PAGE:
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Paris Fashion Week: Penises and androgyny

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Paris Fashion Week: Penises and androgyny
A new look from US designer Thom Browne during the men's Fall/Winter 2015 fashion show in Paris. Photo: AFP
11:44 CET+01:00
IN PICTURES: The five days of Paris men's fashion are over. Here's a wrap up of what we can expect for this coming autumn and winter.
- Full frontal -
 
US designer Rick Owens created a category all by himself by sending out three male models with their penises exposed by cutaway robes.
   
The taboo-busting garments are unlikely go mainstream, and many veteran fashionistas thought them too blatantly calculated for controversy.
   
But they did succeed in giving Owens more international media coverage than all the other designers combined. Indeed, many took to social media to share the images, with one Twitter user (below) choosing a tongue in cheek caption to go with the Rick Owens collections. 
 
 
- Androgyny -
 
Other designers went the opposite of putting manhood on the catwalk by seeking to redefine what "menswear" means through gender-bending designs.
   
Andrea Crews, Rynshu and some others put a few women on the catwalk for their men's collections.
   
But the more defining trend was a feminisation of the garments themselves. 
 
 
Skirts, robes and shawls all put in appearances on male models, and quite a few -- in Issey Miyake's show for instance -- had hairpins keeping glistening hair flat.
   
Many of the models themselves were selected for their androgyny.
   
"I found it (the trend) interpreted with a lot of finesse," Jean-Jacques Picart, a consultant for the fashion and luxury goods sectors, told AFP.
   
Items by the Spanish fashion Loewe, for example, "were borderline with a feminine seduction, a sensuality," he said.
 
- Sporty chic -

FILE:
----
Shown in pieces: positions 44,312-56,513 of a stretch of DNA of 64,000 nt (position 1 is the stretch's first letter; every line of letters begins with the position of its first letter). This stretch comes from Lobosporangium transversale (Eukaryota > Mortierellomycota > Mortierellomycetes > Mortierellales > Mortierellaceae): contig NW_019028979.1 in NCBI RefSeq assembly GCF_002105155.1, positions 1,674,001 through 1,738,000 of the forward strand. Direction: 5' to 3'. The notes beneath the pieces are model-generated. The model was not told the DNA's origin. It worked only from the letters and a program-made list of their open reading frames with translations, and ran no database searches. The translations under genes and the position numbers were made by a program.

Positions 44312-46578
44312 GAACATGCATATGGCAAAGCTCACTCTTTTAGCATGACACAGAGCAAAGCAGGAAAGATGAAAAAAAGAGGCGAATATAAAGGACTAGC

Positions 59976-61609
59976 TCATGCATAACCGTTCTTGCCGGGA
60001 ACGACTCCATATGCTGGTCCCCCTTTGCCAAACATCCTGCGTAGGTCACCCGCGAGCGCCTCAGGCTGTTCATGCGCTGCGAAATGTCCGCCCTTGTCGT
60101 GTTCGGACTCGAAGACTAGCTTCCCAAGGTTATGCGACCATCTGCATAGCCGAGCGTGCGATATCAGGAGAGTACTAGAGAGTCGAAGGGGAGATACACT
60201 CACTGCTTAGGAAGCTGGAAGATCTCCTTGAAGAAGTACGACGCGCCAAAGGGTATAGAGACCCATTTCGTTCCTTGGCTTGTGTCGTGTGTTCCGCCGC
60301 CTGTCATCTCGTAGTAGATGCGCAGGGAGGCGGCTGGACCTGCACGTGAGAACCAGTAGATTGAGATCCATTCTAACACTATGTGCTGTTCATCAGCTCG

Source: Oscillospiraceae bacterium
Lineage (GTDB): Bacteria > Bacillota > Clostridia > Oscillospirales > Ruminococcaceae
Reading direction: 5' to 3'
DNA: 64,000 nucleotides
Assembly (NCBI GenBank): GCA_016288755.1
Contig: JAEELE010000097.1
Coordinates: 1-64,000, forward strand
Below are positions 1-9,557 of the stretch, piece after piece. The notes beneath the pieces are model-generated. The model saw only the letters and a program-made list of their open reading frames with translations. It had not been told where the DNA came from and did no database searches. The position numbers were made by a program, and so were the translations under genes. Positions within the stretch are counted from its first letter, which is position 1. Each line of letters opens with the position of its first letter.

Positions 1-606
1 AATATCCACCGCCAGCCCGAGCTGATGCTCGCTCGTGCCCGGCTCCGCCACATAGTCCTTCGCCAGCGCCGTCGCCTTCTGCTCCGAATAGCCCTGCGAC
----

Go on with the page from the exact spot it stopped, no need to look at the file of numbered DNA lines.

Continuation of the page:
This trend has been growing for a while, and these collections established it as a look that will probably endure for years.
   
Dior epitomised the design, with suits flashed through with denim and carried along on classy shoe-sneakers boasting high-energy colours on their soles.
 
 
   
Cifonelli's suits were beautifully cut if much more traditional numbers, but tailored to give good freedom of movement to modern men.
   
And Louis Vuitton offered easy-to-wear with jean-style jackets, sweatshirts and a close-up rope motif inspired by Christopher Nemeth, an influential British fashion designer and artist passed away four years ago.
 
 
 
- Frontline fashion -
 
The suit is the businessman's uniform, but some of the designers decided that military-style uniforms are now the new suit.
  
Korean designer Juun.J was at the forefront of that, with a khaki collection that would not look out of place in combat zones were it not for the addition of images of children's faces and doves painted on them in anti-war irony.
 
 
   
Other designers, Berluti and Dries Van Noten among them, also paraded military men on the catwalks, adorning sleeves with embroidery and trench coats ready for dress inspection.
   
Lanvin's Dutch designer Lucas Ossendrijver, who put grey and black uniforms to his collection, noted the military tone in Paris with the deployment of soldiers to ensure security following the Charlie Hebdo attack by Islamist gunmen three weeks ago.
   
"If you look in Paris, there are so many military people around. At every station there's soldiers, it's kind of surreal."
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